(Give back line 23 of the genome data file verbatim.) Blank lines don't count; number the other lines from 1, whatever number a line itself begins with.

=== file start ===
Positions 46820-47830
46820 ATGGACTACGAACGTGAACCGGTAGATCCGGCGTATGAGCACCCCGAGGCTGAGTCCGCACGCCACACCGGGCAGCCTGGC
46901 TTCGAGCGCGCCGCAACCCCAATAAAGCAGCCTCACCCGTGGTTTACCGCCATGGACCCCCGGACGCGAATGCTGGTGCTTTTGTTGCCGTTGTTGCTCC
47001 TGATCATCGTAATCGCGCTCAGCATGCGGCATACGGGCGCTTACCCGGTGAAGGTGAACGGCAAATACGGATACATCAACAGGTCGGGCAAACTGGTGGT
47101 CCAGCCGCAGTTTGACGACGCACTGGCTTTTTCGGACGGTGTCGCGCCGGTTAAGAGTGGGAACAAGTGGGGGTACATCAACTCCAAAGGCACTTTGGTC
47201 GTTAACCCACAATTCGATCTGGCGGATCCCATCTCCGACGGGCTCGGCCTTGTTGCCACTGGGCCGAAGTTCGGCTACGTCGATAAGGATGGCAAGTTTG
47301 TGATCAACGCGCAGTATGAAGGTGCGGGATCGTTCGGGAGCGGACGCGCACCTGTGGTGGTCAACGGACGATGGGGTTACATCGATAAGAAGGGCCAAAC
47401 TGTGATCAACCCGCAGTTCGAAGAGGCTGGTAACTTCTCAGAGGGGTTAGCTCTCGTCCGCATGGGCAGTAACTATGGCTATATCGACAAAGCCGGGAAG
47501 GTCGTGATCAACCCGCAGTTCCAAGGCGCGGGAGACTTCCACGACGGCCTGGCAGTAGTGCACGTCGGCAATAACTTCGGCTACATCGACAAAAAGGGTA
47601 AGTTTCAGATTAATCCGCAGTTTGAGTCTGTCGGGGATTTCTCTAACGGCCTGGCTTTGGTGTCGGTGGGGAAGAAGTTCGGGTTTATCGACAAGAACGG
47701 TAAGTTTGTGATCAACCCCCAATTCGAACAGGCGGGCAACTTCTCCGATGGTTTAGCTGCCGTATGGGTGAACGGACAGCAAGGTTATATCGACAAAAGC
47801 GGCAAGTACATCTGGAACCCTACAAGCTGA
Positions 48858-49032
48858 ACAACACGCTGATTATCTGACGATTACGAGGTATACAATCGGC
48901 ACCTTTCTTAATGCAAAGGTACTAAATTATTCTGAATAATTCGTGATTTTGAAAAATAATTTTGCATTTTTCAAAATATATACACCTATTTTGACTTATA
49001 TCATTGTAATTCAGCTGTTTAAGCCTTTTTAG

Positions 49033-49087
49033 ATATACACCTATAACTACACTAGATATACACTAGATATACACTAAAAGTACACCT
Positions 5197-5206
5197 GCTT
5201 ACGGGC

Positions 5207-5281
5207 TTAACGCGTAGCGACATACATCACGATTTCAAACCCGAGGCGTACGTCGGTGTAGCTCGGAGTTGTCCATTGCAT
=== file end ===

5207 TTAACGCGTAGCGACATACATCACGATTTCAAACCCGAGGCGTACGTCGGTGTAGCTCGGAGTTGTCCATTGCAT